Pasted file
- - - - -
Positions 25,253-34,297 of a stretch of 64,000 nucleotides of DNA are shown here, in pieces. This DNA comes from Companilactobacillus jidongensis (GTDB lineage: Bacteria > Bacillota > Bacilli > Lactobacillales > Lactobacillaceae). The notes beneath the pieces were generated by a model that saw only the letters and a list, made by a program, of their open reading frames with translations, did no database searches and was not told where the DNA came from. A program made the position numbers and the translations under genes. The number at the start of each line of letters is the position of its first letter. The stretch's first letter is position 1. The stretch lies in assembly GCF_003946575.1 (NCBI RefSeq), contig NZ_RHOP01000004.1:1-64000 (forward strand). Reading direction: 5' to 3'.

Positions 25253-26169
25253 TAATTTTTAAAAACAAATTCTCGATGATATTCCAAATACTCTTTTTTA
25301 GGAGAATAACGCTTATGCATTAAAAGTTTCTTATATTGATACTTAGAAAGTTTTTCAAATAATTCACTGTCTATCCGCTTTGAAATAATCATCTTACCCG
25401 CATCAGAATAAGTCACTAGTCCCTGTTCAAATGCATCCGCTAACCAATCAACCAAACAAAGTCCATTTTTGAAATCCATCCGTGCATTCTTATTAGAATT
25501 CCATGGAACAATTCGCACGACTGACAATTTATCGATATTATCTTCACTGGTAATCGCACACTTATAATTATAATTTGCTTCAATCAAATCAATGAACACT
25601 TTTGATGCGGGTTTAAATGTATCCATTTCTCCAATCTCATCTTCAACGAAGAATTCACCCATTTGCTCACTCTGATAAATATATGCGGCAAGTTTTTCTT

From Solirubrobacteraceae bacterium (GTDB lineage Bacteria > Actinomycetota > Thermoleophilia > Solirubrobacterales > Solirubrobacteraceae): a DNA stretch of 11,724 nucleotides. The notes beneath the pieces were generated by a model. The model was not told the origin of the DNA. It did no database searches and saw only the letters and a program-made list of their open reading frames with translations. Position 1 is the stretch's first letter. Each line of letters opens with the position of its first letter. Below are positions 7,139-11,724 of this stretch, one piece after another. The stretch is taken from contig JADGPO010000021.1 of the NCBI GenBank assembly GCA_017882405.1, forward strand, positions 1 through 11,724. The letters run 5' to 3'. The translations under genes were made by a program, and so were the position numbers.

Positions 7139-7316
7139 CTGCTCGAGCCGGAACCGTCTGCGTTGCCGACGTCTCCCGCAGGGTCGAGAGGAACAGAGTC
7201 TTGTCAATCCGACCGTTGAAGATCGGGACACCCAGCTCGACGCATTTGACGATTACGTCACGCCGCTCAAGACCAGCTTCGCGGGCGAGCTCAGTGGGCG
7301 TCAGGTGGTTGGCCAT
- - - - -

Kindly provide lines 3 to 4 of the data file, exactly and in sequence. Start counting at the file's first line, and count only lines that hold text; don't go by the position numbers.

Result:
25253 TAATTTTTAAAAACAAATTCTCGATGATATTCCAAATACTCTTTTTTA
25301 GGAGAATAACGCTTATGCATTAAAAGTTTCTTATATTGATACTTAGAAAGTTTTTCAAATAATTCACTGTCTATCCGCTTTGAAATAATCATCTTACCCG